McKee, who was reached on the phone last Friday, added that he was planning, along with dozens of other activists, to protest outside Cuomo’s State of the State speech. A number of participants, he added, had committed ahead of time to getting arrested for blocking the entrance to the capitol.

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Now a senator, Kavanagh says rent regs are still top priority

State Senator Brian Kavanagh reflected on his career in Albany so far at a Pret shop near his office, which was already in boxes earlier this month. (Photo by Sabina Mollot)

By Sabina Mollot

On Thursday, December 7, Brian Kavanagh, who had served as Assembly member representing Manhattan’s 74th District for 11 years, took the oath of office for his new role as state senator. While his Assembly district, which included Stuyvesant Town, Waterside, Tudor City and a handful of other East Side neighborhoods, is now vacant, Kavanagh’s new beat, the 26th Senatorial District, formerly represented by Daniel Squadron, spans part of Brooklyn’s waterfront and much of Lower Manhattan.

Just days before Kavanagh officially began his new position, he met with a Town & Village reporter at a Pret sandwich shop near his legislative office (since the office itself was already packed up in boxes) to discuss his reason for switching chambers and how he still plans to fight for affordable housing.

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What Senate Dems’ unification proposal means for tenants

Mike McKee of TenantsPAC called the proposal a bad idea (Photo by Sabina Mollot)

By Sabina Mollot

Last week, Democrat leaders in Albany laid out their hopes for a reunified Democrat body in the Senate, which is currently made up of Democrats, Republicans and the Independent Democratic Conference, eight breakaway Democrats who are aligned with Republicans. The IDC members were warned that if they didn’t start playing nice with their own party that the mainline Democrats would actively support their opponents in upcoming primaries. The warning came by way of a letter from the party that was sent to mainline Democrats as well as IDC members.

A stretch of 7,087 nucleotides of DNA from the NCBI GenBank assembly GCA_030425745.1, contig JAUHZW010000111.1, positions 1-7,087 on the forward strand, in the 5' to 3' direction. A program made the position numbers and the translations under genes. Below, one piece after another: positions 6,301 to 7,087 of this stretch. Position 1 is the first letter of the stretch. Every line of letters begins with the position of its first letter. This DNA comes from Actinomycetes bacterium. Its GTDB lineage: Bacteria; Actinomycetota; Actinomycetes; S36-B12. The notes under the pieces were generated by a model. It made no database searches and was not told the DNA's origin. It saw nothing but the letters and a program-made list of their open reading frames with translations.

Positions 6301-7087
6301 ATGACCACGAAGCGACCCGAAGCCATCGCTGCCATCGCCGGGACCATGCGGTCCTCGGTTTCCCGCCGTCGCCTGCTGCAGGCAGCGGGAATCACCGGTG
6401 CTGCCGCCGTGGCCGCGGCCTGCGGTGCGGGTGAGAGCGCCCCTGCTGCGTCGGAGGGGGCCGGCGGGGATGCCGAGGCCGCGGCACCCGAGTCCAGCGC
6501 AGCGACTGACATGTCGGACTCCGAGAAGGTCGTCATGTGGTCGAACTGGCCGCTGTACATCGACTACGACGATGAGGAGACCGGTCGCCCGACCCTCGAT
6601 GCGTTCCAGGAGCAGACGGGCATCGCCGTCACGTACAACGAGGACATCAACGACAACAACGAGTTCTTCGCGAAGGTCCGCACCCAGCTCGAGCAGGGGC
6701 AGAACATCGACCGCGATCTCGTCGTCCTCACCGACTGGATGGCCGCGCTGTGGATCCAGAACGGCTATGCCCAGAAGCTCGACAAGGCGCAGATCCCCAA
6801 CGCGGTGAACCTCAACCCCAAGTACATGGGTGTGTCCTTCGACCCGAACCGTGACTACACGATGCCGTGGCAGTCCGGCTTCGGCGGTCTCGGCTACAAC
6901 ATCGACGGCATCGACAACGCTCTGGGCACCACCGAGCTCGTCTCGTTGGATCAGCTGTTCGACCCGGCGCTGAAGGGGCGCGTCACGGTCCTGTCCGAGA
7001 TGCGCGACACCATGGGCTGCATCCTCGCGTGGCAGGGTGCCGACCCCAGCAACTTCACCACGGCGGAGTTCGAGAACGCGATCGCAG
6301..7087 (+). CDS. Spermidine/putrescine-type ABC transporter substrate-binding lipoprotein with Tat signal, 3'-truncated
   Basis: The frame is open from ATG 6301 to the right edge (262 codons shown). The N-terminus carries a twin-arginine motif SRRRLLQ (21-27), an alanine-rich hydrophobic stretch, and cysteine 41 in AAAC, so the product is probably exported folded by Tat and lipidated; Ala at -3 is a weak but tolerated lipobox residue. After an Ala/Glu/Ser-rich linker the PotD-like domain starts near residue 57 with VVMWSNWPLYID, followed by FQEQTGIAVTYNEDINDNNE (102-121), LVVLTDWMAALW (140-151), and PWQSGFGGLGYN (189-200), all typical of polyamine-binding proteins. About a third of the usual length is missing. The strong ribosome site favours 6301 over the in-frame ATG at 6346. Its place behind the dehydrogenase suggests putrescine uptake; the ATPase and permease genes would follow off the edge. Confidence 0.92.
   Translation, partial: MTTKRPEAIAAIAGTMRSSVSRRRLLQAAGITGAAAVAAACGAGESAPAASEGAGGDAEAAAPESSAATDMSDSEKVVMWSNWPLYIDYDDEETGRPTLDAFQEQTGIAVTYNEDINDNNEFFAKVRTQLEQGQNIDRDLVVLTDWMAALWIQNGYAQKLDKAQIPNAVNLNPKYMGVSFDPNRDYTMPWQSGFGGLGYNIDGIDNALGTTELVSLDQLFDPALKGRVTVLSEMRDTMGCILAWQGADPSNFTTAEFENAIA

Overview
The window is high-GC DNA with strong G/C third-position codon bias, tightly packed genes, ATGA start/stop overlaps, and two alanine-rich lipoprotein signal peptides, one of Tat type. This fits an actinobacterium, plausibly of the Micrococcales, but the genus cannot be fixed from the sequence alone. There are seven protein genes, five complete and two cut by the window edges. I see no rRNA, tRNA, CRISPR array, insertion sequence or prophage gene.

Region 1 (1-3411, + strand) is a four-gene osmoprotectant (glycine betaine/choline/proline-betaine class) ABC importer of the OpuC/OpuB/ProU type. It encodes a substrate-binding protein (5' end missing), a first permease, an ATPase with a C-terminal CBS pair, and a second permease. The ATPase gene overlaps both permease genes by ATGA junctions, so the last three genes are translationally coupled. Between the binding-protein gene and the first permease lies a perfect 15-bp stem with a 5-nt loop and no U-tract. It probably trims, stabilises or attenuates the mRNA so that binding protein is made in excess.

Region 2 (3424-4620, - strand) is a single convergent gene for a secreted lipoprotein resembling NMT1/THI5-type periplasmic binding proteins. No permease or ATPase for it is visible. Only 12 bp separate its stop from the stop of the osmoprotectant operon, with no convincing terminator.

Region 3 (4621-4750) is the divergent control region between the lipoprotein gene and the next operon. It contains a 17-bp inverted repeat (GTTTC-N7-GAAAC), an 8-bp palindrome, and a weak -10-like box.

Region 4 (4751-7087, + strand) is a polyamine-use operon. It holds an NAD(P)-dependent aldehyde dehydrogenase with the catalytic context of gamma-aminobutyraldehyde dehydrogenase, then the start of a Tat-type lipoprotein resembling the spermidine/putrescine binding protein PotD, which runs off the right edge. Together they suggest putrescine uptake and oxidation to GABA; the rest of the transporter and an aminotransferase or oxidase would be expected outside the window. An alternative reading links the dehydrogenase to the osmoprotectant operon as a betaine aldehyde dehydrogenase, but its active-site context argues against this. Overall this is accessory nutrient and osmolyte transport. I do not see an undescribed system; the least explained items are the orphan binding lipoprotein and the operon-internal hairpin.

Because the State Senate is the legislative body chamber where tenant-friendly legislation goes only to flatline, Town & Village turned to TenantsPAC spokesperson and treasurer Mike McKee to ask what this attempt at a deal means for New York City’s renters.

According to him, it does have some impact despite no deal being hammered out yet.

“It’s fallen apart as it should,” said McKee. The deal would have allowed the mainline Democrats and the IDC to keep their chairs (Andrea Stewart-Cousins and Jeff Klein, respectively) as co-chairs to more effectively pass a progressive agenda. In response, the IDC said it would want to make sure progressive issues important to its own members were passed.

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Zephyr Teachout makes debut in improv comedy to blast IDC

Zephyr Teachout socks it to the State Senate’s breakaway Democrats in “Drunken Civics.” (Photos by Maria Rocha-Buschel)

By Maria Rocha-Buschel

Zephyr Teachout, the law professor who challenged Governor Andrew Cuomo in the last gubernatorial election, lent a helping hand to a new show at the People’s Improv Theater called “Drunken Civics,” borne out of the 2016 election results and combining comedy and learning about local government. Teachout appeared in the show on Monday evening at the theater on East 24th Street to discuss the Independent Democratic Conference (the Senate breakaway Democrats who are aligned with Republicans).

“I guess how this works is that I’ll say things and they make fun of me, which is kind of what it was like running for governor,” Teachout told the crowd, who chuckled in response.